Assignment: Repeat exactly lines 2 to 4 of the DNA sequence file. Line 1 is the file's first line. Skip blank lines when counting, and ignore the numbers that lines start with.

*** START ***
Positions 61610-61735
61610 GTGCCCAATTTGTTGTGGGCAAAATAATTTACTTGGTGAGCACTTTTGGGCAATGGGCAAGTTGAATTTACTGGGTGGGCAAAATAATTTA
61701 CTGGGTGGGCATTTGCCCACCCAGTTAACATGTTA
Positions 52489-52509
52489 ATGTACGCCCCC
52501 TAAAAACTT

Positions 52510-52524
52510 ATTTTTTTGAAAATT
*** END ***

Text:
61610 GTGCCCAATTTGTTGTGGGCAAAATAATTTACTTGGTGAGCACTTTTGGGCAATGGGCAAGTTGAATTTACTGGGTGGGCAAAATAATTTA
61701 CTGGGTGGGCATTTGCCCACCCAGTTAACATGTTA
Positions 52489-52509